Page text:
What does feminism mean to you?

By: Ellen Siefke ~Head Copy Editor~

Confession time: I normally avoid talking about feminism altogether. Not because I think it’s bullsh*t, not because I don’t believe it has its merits, not because I think it’s unimportant. Rather, I avoid discussing feminism because I am a coward.

I am a coward because I avoid controversy and confrontation. I am a coward because I tend to let things go instead of speaking out when I think something is wrong. I am a coward because I let people walk all over me, even when it hurts me deeply in the process.

I like to think of myself as a strong independent woman who don’t need no man, but am I really? That’s hard to say. In some ways, I embody the “strong woman” type. I take pride in being independent and resilient, in being rational and level-headed, in being quick-thinking and decisive. I like to think of myself as someone who is able to look life straight in the face, accept whatever punches may come, take them and not let them deter me from my goals.

But see what I just did there? I used the words “accept” and “take.” When life throws a mean left hook at me, I take it. I let life punch me straight in the face, brass knuckles and all, and I get back up, wipe the blood off my cheek, pick up any remnants of broken teeth and keep marching onward.

When I’m at a concert, I accept that at some point, a sleazy, single guy is going to feel me up. Not because I want it to happen, but because I see the reality of the situation. I cannot, realistically, prevent someone from attempting to feel me up not without causing a small ruckus. That’s going to happen. At least, that’s what I tell myself, and it’s better just to deal with it quietly so as not to disrupt others’ enjoyment of the music or let it ruin my own experience.

Ellen Siefke is a sophomore Spanish major and the head copy editor for the Newswire from Mount Prospect, Ill.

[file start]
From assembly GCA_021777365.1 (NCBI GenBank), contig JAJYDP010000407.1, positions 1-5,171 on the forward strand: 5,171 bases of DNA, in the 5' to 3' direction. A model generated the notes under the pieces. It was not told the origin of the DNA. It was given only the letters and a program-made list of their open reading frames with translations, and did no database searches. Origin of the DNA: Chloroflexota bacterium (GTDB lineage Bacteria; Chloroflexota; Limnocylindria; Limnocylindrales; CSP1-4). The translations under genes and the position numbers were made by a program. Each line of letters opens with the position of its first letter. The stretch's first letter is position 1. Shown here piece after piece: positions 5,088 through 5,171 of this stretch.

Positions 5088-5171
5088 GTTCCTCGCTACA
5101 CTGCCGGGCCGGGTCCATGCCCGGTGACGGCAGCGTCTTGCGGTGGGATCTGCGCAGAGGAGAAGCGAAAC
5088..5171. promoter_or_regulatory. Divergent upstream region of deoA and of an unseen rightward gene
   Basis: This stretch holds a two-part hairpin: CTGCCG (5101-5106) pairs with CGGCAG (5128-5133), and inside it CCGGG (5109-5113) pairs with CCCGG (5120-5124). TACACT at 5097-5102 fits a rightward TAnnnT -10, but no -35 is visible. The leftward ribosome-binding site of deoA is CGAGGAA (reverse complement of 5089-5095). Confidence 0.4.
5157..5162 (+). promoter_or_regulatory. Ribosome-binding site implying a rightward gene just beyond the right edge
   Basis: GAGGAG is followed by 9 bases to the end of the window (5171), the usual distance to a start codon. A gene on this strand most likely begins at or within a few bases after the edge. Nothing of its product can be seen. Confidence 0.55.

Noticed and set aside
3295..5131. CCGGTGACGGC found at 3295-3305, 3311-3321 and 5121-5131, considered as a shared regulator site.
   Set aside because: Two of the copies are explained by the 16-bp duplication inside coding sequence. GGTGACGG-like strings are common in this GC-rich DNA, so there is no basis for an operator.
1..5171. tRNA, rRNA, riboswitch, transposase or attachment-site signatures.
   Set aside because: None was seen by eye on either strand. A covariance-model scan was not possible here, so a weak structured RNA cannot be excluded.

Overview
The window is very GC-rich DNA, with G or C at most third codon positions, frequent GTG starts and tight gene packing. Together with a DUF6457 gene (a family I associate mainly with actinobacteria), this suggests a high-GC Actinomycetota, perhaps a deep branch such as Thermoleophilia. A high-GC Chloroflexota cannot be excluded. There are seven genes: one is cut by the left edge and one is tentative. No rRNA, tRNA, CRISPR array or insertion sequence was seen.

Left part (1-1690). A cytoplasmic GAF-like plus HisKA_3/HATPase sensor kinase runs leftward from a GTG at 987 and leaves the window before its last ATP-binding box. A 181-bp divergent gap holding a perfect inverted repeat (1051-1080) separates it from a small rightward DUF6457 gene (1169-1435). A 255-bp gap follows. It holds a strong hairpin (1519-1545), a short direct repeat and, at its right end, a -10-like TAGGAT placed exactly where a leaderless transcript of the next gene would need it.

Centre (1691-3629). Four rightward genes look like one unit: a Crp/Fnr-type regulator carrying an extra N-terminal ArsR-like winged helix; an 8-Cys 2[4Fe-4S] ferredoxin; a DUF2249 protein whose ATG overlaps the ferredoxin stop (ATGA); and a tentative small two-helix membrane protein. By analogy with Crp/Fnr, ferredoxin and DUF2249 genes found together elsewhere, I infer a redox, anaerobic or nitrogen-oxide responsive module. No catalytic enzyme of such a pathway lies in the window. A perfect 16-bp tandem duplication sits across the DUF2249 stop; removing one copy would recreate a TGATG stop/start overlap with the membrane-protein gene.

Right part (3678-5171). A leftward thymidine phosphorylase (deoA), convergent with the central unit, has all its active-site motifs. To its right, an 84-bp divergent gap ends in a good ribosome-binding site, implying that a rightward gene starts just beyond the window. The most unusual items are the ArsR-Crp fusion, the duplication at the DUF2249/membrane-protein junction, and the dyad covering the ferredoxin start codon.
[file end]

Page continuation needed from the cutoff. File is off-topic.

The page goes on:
As I said, I’m a coward. I’m not an activist, nor am I a confronter. I don’t take preventative measures; I look at what happens and accept things as they are. You might say that I am the worst kind of bystander, that I might as well be no better than the asshole who thinks it’s OK to feel up girls in a crowd. Personally, I prefer the term “coward,” but take your pick.

But what if I didn’t have to take those punches? What if those punches could be prevented in the first place? What if I could go to a concert and not think about being felt up? What if I could go to a concert and not feel suspicious about every lone wolf in the crowd?

So perhaps the reason that I don’t talk about feminism is less about my being a coward and more about my sense of what feminism is. Because to me, feminism is about basic human decency. Feminism is about being a good person, about showing respect toward others. Feminism is about following those lessons you learned in kindergarten — listen when someone else talks, be nice to everyone, share — all those basic necessities that we somehow never seem to fully grasp.

So maybe I don’t talk about feminism a lot. Maybe I’m just another straight White chick from the suburbs who doesn’t know jack about life and has no right to even pen this column. Maybe I’m a coward who hides behind a piece of paper and a pencil and writes instead of acting. Maybe that’s all true. But what I can tell you is that I am a human being, and as a human being, I deserve a certain level of respect and decency, and I have the responsibility to show that same level of decency and respect to everyone else. And that is what is so important about feminism to me — it’s not just for women, it’s for everyone.